setting up CentOS and Mediawiki



  • @scottalanmiller , I found your instructions here and am trying to install Mediawiki.

    I've gotten to service mysqld start; mysql_secure_installation and I'm seeing the following:

    Enter current password for root (enter for non): so I entered my root password for CentOS which returned
    ERROR 1045 (28000): Access denied for user 'root'@'localhost' (using password: YES)

    after several failed attempts I received the following after just pressing enter (at least I don't think I typed the password)
    OK, successfully used password, moving on...

    Setting the root password ensures that nobody can log into the MYSQL root user without the proper authorisation.

    Set root password? [Y/n]

    so I'm lost, where the first prompts really wanting the linux root password, and now I'm being prompted to create a separate SQL root password?



  • @Dashrender They are separate entries. Elastix is the same way. MySQL root is different than the regular root. You can use the same password but they're separate accounts.



  • To change the root password, btw, if you want to, command is sudo passwd. If you want to enter full root mode, enter su and it will prompt you for the root password. Then you have full root privileges for every command. Just be careful doing this as a wrong variable or an extra character where it doesn't belong and your system can get hosed.



  • I'm fine with them being separate, but it seemed like the system wasn't accepting my root password to authenticate the install or something, but simply pressing ENTER bypassed it.

    Though I suppose I could have typed it in correctly the third time and just can't remember for sure since there is little to no feedback...



  • @Dashrender Yea, for security they do that. Its got its pros and cons. I like it but agree that not being able to see the character stars for at least a character count as they are being typed does make it a little harder. Those used to pure Windows environments always get freaked out by this the first time.



  • LOL.. I'm definitely not freaked out... I've installed linux before and know about the 'no feedback is good feedback' situation.

    The lack of stars just makes it more difficult to know if you even entered a password at all?

    I've moved on and put in a new SQL password. That part seems to be finished.



  • @dashrender Wasn't saying you were. Just in general. I know I was the first time I ever entered a CLI password in Linux. I was wondering if my keyboard was working and all that. LOL
    As far as things go, awesome! Keep going!

    9326-just-keep-swimming.png



  • MySQL is a database. It needs it's own credentials. Same as SQL Server or Oracle or whatever.



  • @scottalanmiller said:

    MySQL is a database. It needs it's own credentials. Same as SQL Server or Oracle or whatever.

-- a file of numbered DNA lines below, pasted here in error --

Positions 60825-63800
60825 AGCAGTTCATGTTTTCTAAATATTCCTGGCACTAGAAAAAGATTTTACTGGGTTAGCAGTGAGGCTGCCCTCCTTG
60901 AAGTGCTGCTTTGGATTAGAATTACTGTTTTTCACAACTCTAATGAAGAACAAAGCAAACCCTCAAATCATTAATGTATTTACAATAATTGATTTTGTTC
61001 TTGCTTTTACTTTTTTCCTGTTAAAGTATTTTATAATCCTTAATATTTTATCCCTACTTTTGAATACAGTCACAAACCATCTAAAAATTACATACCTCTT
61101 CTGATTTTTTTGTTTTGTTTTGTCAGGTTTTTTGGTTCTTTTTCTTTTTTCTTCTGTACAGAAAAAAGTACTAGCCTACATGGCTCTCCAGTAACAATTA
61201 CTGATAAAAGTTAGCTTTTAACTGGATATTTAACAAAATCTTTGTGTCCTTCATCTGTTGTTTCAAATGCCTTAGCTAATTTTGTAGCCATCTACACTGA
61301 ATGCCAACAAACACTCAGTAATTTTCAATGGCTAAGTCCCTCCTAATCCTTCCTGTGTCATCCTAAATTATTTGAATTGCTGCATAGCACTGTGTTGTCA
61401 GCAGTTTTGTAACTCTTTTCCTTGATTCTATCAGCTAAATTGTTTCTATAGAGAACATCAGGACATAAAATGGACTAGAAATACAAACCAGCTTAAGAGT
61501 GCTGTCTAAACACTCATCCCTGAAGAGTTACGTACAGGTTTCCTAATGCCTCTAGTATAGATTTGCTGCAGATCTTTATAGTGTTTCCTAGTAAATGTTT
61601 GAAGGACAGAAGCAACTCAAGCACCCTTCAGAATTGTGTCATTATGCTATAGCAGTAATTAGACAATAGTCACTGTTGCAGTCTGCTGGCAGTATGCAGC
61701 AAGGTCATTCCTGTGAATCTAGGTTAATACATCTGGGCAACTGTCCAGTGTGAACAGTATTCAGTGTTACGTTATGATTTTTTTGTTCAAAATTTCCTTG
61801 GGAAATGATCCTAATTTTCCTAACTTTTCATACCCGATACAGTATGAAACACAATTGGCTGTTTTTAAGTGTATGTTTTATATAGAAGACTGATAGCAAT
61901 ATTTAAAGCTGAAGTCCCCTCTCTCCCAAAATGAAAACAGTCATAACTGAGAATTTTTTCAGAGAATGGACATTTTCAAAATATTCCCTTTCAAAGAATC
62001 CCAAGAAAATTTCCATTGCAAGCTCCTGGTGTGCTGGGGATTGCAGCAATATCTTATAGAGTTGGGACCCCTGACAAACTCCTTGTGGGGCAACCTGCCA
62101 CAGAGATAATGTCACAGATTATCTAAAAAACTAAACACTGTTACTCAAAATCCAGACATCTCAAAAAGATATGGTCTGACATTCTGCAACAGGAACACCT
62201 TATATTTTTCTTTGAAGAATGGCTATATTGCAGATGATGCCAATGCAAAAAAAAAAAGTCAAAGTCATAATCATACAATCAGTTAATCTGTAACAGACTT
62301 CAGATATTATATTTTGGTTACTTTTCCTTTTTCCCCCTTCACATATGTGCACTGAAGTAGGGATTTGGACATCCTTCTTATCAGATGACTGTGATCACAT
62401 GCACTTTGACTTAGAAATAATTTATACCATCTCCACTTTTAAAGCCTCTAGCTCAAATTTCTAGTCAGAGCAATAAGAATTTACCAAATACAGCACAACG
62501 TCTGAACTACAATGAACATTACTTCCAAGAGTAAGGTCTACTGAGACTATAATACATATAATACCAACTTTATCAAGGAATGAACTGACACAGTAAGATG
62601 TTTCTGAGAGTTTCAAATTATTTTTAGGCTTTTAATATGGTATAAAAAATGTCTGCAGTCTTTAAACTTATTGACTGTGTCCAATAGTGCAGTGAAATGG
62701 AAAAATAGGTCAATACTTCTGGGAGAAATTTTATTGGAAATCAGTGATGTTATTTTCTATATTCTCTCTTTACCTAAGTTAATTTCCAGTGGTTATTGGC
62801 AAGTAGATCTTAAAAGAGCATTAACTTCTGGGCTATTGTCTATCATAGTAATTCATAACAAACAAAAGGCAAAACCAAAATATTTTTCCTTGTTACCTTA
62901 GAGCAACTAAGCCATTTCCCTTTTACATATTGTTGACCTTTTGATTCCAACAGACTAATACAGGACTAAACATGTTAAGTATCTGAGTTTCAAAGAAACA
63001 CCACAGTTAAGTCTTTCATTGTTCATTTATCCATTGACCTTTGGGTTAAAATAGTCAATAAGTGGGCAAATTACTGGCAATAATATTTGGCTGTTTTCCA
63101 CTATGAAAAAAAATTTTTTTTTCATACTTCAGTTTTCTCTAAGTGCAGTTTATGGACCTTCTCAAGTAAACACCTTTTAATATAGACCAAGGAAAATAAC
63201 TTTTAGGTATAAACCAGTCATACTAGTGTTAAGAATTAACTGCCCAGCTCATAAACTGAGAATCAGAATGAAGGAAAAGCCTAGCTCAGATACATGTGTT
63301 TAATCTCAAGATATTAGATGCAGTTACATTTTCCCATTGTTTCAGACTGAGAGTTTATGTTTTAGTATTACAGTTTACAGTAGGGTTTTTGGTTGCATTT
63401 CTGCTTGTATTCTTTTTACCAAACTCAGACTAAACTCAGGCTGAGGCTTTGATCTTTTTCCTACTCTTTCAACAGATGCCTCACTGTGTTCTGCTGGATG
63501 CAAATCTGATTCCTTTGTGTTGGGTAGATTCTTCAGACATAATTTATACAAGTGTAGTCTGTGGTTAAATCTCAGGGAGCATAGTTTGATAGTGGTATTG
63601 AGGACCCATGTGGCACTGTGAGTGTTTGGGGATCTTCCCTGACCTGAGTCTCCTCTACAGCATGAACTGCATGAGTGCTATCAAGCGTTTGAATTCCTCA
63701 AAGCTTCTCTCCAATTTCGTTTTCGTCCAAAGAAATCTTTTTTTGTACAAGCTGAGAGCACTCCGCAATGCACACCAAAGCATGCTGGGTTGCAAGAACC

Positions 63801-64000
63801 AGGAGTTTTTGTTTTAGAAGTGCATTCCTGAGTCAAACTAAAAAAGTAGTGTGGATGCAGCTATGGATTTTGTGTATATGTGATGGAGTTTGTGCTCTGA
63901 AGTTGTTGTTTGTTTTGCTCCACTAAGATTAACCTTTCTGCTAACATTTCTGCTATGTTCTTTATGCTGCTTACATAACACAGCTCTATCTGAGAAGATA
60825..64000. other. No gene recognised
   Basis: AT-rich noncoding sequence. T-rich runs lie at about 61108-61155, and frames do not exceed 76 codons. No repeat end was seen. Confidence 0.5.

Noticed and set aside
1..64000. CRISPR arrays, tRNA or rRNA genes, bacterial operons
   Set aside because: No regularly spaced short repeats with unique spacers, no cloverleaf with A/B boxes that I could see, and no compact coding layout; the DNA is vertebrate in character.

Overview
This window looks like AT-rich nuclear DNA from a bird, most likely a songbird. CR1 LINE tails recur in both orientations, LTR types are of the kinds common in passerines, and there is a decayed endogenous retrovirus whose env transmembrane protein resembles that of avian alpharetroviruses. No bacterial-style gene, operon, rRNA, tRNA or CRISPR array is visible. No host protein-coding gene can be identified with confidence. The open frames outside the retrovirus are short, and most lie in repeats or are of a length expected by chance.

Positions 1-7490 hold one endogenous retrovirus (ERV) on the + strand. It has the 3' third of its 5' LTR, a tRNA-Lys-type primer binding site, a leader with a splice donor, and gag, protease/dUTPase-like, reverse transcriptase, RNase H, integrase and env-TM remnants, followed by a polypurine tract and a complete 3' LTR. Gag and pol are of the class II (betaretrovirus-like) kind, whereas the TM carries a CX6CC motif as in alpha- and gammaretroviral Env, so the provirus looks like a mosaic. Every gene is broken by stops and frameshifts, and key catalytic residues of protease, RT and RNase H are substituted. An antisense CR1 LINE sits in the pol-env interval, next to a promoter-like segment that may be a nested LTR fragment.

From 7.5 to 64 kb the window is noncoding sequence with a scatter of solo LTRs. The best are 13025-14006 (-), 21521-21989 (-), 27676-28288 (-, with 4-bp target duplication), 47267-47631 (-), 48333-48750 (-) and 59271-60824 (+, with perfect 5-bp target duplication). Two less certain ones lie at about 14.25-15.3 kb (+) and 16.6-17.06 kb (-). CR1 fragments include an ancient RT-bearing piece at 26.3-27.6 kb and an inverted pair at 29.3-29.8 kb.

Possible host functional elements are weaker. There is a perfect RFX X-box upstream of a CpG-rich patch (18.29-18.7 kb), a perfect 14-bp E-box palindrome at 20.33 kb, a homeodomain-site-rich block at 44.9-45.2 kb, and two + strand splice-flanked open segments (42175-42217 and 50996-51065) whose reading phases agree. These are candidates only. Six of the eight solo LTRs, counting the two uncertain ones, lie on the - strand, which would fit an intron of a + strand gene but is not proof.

I was more concerned over the fact that it appeared to be asking me to login as root to start the install of SQL, but then seemed to allow me to bypass it..
    but again, maybe I just typed the password in and don't recall, and typed it in correctly the third time.



  • @scottalanmiller With SQL though you can link it to AD as most do. Oracle is a different beast...



  • @scottalanmiller

    It might be helpful for other people like myself that find and use your guide to install Mediawiki on CentOS if you add

    Yum list 'mediawiki*' so people can find the name of the current version. *but now that I run it, it appears that yum does not have the current version 1.22.3



  • @Dashrender You may be able to add another repo to pull it from. I believe the .repo files go in /etc/yum.repos.d/ if I remember right.



  • @Dashrender said:

    @scottalanmiller

    It might be helpful for other people like myself that find and use your guide to install Mediawiki on CentOS if you add

    Yum list 'mediawiki*' so people can find the name of the current version. *but now that I run it, it appears that yum does not have the current version 1.22.3

    It would not have the latest. That's not how CentOS works. They don't change release versions once the OS is out. This is enterprise server here, not an SMB system. This is anything but bleeding edge. Every package is frozen for ultimate stability.



  • @ajstringham said:

    @Dashrender You may be able to add another repo to pull it from. I believe the .repo files go in /etc/yum.repos.d/ if I remember right.

    They do but you might as well run Fedora if you are going to go down this route. Running CentOS this way would be foolish.



  • @scottalanmiller said:

    @ajstringham said:

    @Dashrender You may be able to add another repo to pull it from. I believe the .repo files go in /etc/yum.repos.d/ if I remember right.

    They do but you might as well run Fedora if you are going to go down this route. Running CentOS this way would be foolish.

    Why would running CentOS this way be foolish?



  • I'm also setting this up inside an ESXi VM.. do I need to install VM tools?



  • @Dashrender said:

    @scottalanmiller said:

    @ajstringham said:

    @Dashrender You may be able to add another repo to pull it from. I believe the .repo files go in /etc/yum.repos.d/ if I remember right.

    They do but you might as well run Fedora if you are going to go down this route. Running CentOS this way would be foolish.

    Why would running CentOS this way be foolish?

    There is a purpose to CentOS focused on stability. If you want bleeding edge don't shoehorn that into CentOS. It isn't built for it. You'll just increase risk. You are trying to mix concepts. Fedora is bleeding edge and all the parts match. CentOS is for stability and all the parts match. Don't mix and match or you make it worse than if you had chosen either / or.



  • @Dashrender said:

    I'm also setting this up inside an ESXi VM.. do I need to install VM tools?

    Yes